Cookie Jar Experiments

Cookie Jar Experiments

The power of compound interest – The Cookie Jar Experiments

Tobias describes three versions of what he calls the Cookie Jar Experiment, which over a month or two can viscerally and intuitively teach the magic of compound interest to kids through the mechanism of an allowance. 

 Version One.  Offer your kid $1 on Day 1, and put it in a cookie jar.[2]  Offer to add 10% more each day, as ‘daily interest growth’ on that original $1. 

So, for example, on Day 2: $1.10 would be in the jar,

Day 3: $1.21.  And then on

Day 4: $1.33. 

After a month there will be a total of $17.45 in the jar, which shows how powerful 10% compounding can be, even if you begin with just $1. 

Tobias suggests you probably won’t continue the experiment to the end of Month 3 ($5,313) or Month 6 ($28 million) but really that’s up to you and your own resources. 

In my opinion, the power of compound interest as a concept is really worth teaching, so some of you will want to consider going the full 6 months.  It will only cost you $28 million in total.  If you do decide to do everything it takes to teach little Johnny the power of compound interest, be sure to email me at Bankers Anonymous so that I can provide my bank account number for the minimal 2% fee I normally charge for this kind of life-changing advice.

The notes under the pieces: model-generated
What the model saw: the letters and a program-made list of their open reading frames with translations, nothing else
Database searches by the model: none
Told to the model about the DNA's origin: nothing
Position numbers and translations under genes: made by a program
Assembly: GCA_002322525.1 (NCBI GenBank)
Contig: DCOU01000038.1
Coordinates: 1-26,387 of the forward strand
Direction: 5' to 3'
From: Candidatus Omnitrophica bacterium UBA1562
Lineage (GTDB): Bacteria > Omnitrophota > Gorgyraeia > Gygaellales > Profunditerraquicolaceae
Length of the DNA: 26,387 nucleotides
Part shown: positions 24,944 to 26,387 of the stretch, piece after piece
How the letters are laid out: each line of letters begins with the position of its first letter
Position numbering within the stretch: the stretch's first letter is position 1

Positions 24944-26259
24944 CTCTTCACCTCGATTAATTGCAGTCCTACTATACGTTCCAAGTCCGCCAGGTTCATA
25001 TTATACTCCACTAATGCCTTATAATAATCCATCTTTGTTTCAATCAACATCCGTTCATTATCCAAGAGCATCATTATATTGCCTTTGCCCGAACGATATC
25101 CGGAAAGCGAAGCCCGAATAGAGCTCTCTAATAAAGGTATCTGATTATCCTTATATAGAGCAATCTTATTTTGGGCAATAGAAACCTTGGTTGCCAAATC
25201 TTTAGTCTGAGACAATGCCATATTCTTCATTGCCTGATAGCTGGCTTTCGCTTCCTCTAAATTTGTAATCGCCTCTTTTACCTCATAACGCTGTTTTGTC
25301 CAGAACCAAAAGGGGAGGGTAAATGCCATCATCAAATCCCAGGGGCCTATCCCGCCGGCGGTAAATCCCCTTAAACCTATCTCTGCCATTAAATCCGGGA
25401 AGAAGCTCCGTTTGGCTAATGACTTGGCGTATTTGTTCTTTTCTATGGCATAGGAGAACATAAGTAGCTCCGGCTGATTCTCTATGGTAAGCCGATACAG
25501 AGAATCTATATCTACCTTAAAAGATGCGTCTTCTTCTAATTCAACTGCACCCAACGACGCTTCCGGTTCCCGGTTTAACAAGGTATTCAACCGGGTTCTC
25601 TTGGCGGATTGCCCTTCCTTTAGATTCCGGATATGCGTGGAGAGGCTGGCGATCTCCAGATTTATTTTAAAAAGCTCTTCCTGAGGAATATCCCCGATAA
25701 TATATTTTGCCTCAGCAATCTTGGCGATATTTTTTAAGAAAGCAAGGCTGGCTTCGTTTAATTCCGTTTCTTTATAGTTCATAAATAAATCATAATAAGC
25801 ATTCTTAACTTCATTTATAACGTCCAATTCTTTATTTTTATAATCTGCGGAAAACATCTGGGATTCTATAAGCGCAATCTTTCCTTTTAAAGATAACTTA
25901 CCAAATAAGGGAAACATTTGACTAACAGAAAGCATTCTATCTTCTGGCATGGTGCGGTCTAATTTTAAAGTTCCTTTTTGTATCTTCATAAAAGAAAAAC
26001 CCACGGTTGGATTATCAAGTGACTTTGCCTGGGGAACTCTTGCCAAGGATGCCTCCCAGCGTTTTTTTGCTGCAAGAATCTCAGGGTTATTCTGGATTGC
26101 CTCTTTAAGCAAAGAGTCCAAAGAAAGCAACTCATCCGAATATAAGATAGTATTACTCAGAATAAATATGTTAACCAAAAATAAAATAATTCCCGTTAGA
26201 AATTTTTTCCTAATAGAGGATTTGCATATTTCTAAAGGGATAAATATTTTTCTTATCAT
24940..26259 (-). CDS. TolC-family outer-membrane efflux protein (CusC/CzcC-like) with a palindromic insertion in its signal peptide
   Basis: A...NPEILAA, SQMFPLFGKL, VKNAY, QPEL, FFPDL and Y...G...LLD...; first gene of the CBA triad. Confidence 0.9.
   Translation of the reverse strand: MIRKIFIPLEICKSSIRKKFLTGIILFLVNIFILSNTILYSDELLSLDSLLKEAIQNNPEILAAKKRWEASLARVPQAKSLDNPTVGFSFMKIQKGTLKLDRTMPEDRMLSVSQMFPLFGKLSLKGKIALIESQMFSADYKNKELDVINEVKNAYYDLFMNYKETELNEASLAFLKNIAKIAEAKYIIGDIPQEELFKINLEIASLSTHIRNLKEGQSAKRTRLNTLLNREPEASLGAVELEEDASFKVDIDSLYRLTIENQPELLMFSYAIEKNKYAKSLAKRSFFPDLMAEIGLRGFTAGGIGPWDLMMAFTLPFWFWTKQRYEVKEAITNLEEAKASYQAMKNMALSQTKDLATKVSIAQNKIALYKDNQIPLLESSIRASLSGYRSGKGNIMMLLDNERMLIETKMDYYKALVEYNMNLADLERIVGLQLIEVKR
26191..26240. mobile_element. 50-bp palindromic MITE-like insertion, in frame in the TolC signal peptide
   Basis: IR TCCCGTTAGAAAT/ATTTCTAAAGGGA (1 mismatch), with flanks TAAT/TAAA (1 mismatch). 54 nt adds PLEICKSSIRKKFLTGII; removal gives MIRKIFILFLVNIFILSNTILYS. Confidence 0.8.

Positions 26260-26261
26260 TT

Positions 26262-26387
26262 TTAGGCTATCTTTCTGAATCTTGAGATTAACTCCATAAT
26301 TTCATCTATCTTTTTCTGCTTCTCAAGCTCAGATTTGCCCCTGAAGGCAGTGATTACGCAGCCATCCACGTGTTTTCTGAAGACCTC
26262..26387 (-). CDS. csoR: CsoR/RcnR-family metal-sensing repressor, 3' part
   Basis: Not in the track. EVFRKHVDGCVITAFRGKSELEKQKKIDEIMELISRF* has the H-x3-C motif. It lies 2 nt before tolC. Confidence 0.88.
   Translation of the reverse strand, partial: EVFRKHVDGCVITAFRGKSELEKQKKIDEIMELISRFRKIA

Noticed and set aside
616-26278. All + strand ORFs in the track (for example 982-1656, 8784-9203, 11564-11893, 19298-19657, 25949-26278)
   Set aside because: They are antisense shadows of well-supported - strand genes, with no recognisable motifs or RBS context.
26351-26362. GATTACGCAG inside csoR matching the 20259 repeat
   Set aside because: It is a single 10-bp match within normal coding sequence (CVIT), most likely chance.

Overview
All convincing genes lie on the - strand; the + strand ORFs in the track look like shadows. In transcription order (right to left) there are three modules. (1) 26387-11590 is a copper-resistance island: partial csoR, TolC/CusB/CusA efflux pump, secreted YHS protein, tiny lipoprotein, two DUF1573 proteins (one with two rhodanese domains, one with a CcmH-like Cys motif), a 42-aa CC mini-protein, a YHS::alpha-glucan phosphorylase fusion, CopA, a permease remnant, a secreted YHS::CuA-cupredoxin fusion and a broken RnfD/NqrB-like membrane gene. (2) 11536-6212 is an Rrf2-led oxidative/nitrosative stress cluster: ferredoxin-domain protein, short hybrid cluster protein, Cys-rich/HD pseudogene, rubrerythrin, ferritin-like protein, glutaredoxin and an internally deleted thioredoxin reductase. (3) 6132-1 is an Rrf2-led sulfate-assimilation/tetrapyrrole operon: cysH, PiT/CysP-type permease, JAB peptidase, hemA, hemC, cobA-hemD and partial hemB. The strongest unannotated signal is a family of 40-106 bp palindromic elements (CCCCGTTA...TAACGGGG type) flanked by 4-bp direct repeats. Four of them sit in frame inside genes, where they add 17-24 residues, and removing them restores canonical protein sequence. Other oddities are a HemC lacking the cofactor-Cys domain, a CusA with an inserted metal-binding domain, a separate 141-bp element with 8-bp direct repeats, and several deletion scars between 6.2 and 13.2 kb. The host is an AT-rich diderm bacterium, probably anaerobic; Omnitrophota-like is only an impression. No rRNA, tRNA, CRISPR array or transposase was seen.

Anyway, back to my regularly scheduled commentary.  While ‘real life’ doesn’t let you compound at 10% on a daily basis,[3] the experiment lets you demonstrate the amazing power of compound growth to your kids in a concrete way.

The 1 month time period – by which $1 grows to $17.45 – is short enough that kids can see the growth and just how powerful it can be.

Version Two.  

This next version of the Cookie Jar Experiments is best for two kids, and it can drive home the power of compounding early, plus delayed gratification.[4]

Between your two kids, you offer a similar deal to version one, but with a twist.  If one of them is willing to skip the first three days of interest accrual, they can get something desirable like a chocolate bar.

After they finish fighting over the chocolate, you run the experiment for, say, two months.[5]  The child who went without the chocolate has $304, while the ‘lucky’ child who got the chocolate only has $228 in the cookie jar at the end of 60 days. 

The lesson: Start saving early because it’s the earliest accruing period that matters the most. 

The child with $304 can now buy a whole bunch of delicious cookies and leave the greedy chocolate eater weeping.

Are we having fun yet, kids? 

Kids?  Please stop fighting, please.  Thank you.

Version Three

“If only he’d used his powers for Good, instead of Evil.”

The final version of the cookie jar experiment allows you to compare for your kids the power of compound interest to create wealth to the power of compound interest to dig ditches of indebtedness via credit cards.

Run the same experiment as in Version One, but use the interest rate associated with many credit cards.  Let’s pick 20% because it’s a round number, even though many people’s effective credit card rates are even higher. 

Start adding money to the $1 at a 20% growth rate and label this ‘Credit Card’ growth.  On Day 19 the ‘credit card’ account has grown to $32, versus the $6 to which the original savings at 10% per day grew. 

If you run the comparison all the way to Day 35, the difference is $590 for the credit card account versus $28 for the ordinary 10% growth account.  The key to this version is pointing out that some people scrimp and save and achieve some growth on their savings, while others pay huge portions of their money to credit card companies.